MOSCOW—Russia will start deploying tactical nuclear weapons in Belarus after special storage facilities are made ready on July 7-8, President Vladimir Putin said on Friday, Moscow's first move of such warheads outside Russia since the fall of the Soviet Union.
Putin announced in March he had agreed to deploy such weapons in Belarus, pointing to U.S deployment of tactical nuclear weapons in a host of European countries over many decades.
"Everything is going according to plan," Putin told Belarusian President Alexander Lukashenko, discussing the planned nuclear deployment over a meal at the Russian leader's summer retreat in the Black Sea resort of Sochi.
"Preparation of the relevant facilities ends on July 7-8, and we will immediately begin activities related to the deployment of appropriate types of weapons on your territory," Putin said, according to a Kremlin transcript of his remarks.
Lukashenko said: "Thank you, Vladimir Vladimirovich."
More than 15 months into the biggest land war in Europe since World War Two, Putin says the United States and its Western allies are pumping arms into Ukraine as part of an expanding proxy war aimed at bringing Russia to its knees.
Putin, 70, casts the war as a battle for Russia's own survival in the face of what he says is an ever-expanding NATO. He has warned the West that Moscow will not back down.
Ukrainian President Volodymyr Zelenskiy says Ukraine will not rest until every last Russian soldier is ejected from his country, and wants it to join NATO as soon as possible.
Putin's nuclear move is being watched closely by both the United States and its NATO allies in Europe and by China, which has repeatedly cautioned against the use of nuclear weapons in the conflict.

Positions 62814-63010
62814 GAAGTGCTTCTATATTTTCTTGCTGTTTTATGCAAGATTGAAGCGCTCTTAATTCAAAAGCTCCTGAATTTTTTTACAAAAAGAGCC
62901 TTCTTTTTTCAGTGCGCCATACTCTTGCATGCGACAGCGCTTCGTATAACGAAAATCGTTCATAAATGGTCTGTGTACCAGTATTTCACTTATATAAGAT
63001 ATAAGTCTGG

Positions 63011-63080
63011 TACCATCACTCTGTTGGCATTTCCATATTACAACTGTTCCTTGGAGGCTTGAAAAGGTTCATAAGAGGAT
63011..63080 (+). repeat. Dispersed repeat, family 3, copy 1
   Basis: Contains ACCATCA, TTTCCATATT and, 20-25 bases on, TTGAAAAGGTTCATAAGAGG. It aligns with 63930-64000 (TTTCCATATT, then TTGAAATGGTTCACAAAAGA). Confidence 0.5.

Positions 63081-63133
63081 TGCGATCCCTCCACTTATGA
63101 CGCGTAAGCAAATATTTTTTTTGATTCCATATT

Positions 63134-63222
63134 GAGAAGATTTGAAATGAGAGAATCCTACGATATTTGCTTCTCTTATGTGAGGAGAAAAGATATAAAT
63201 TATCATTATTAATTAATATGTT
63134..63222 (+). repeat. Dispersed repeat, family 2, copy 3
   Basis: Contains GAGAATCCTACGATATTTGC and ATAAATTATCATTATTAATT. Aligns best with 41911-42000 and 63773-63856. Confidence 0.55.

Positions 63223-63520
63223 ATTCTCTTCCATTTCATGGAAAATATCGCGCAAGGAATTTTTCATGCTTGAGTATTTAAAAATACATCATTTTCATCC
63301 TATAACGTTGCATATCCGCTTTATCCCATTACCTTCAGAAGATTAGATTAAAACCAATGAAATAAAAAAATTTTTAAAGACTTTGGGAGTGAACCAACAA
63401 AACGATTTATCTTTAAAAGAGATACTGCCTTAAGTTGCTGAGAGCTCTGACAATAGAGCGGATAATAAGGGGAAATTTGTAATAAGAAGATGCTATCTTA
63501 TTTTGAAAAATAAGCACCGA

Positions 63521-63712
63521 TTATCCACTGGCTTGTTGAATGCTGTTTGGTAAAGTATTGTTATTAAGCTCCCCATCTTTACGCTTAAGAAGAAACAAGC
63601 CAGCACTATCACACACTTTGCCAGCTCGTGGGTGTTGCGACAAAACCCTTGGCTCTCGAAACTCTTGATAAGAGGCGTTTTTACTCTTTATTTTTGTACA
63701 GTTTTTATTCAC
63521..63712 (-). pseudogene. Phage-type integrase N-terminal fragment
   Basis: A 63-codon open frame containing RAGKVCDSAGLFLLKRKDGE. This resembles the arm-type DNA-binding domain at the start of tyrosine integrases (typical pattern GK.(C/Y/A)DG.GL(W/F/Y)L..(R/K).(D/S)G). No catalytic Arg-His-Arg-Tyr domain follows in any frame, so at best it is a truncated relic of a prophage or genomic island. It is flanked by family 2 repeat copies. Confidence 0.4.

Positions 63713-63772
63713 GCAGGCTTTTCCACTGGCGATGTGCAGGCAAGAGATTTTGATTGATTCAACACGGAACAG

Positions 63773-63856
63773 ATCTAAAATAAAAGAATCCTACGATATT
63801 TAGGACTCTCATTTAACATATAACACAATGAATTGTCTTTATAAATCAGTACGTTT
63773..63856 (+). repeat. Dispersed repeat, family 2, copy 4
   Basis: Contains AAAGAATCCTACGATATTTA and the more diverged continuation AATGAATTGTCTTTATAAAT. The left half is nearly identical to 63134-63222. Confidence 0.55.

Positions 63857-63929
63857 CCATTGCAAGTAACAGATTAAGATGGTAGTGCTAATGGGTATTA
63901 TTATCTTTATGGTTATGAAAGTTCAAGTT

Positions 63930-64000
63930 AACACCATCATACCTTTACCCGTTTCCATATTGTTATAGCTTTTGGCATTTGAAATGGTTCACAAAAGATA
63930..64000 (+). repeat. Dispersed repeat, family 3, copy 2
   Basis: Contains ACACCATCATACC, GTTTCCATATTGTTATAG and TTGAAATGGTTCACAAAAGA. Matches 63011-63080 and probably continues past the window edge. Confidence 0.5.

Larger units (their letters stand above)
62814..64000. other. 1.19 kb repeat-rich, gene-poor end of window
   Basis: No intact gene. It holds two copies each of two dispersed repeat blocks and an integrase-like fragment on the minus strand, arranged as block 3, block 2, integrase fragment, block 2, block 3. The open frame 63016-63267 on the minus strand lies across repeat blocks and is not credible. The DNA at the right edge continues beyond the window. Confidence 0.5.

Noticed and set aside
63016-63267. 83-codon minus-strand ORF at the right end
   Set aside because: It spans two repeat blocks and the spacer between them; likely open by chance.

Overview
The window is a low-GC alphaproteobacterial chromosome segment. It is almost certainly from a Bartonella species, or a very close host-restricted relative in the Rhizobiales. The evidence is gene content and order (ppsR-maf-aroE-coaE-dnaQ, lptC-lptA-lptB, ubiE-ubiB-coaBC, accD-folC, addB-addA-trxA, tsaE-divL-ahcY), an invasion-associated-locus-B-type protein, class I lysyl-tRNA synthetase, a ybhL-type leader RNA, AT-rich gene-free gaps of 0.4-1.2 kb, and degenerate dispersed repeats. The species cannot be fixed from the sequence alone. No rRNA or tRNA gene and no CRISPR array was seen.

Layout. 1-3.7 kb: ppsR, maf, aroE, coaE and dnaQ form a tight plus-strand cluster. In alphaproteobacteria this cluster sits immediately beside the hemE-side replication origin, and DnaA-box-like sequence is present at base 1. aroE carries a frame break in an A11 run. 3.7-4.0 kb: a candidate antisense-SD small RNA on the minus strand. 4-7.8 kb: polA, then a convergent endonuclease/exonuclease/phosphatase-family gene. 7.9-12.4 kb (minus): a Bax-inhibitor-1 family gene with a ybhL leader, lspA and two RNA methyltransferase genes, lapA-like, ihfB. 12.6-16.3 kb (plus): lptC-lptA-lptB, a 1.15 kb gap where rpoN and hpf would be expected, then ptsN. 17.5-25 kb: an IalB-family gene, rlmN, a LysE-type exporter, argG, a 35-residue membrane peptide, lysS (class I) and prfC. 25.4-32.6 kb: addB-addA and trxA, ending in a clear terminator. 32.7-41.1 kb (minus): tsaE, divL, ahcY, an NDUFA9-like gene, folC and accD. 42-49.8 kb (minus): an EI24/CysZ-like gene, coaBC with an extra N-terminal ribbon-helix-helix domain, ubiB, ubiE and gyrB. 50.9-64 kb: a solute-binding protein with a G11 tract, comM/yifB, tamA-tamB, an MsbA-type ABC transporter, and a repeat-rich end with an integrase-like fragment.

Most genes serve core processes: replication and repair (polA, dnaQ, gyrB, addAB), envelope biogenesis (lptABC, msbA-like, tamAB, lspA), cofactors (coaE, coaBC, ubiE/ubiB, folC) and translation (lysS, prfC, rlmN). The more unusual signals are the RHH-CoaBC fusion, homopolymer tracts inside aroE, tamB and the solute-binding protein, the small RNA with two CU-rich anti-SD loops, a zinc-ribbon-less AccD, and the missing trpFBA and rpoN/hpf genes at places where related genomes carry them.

The United States has criticised Putin's nuclear deployment but has said it has no intention of altering its position on strategic nuclear weapons and also that it has not seen any signs Russia was preparing to use a nuclear weapon.
The war in Ukraine has triggered what both Moscow and Washington says is the deepest crisis in relations since the depths of the Cold War, with major nuclear arms control treaties unravelling and both sides denouncing the other in public.
Putin's nuclear remarks have raised particular concern.
Last September, he warned the West he was not bluffing when he said Russia would use "all available means to protect Russia and our people".
It is still unclear where the Russian nuclear warheads - which will remain under Russian control - will be kept in Belarus.
Putin, who is the ultimate decision maker on any nuclear launch, said Iskander mobile short-range ballistic missiles, which can deliver nuclear warheads, had already been handed over to Belarus. Russian sources say the Iskander has a range of 500 km (310 miles).
Belarus said Su-25 aircraft had been adapted to carry the warheads. The Sukhoi-25 jet has a range of up to 1,000 km (620 miles), according to Russian sources.
If the weapons were launched from Belarus's main air base outside Minsk, those delivery vehicles could potentially reach almost all of eastern Europe - including a host of NATO members - as well as cities such as Berlin and Stockholm.
After the Soviet collapsed in 1991, the United States went to enormous efforts to return the Soviet nuclear weapons stationed in Belarus, Ukraine and Kazakhstan to Russia - which inherited the nuclear arsenal of the Soviet Union.
Until now, Russia has not announced any nuclear weapon deployments outside its borders.
Putin has repeatedly raised the issue of U.S. B61 tactical nuclear warheads deployed at bases in Belgium, the Netherlands, Germany, Italy and Turkey. Moscow is also unhappy about a reported upgrade of the B61, which was first tested in Nevada shortly after the Cuban Missile Crisis.
(Reporting by Guy Faulconbridge; Editing by Kevin Liffey, Andrew Osborn and Frances Kerry)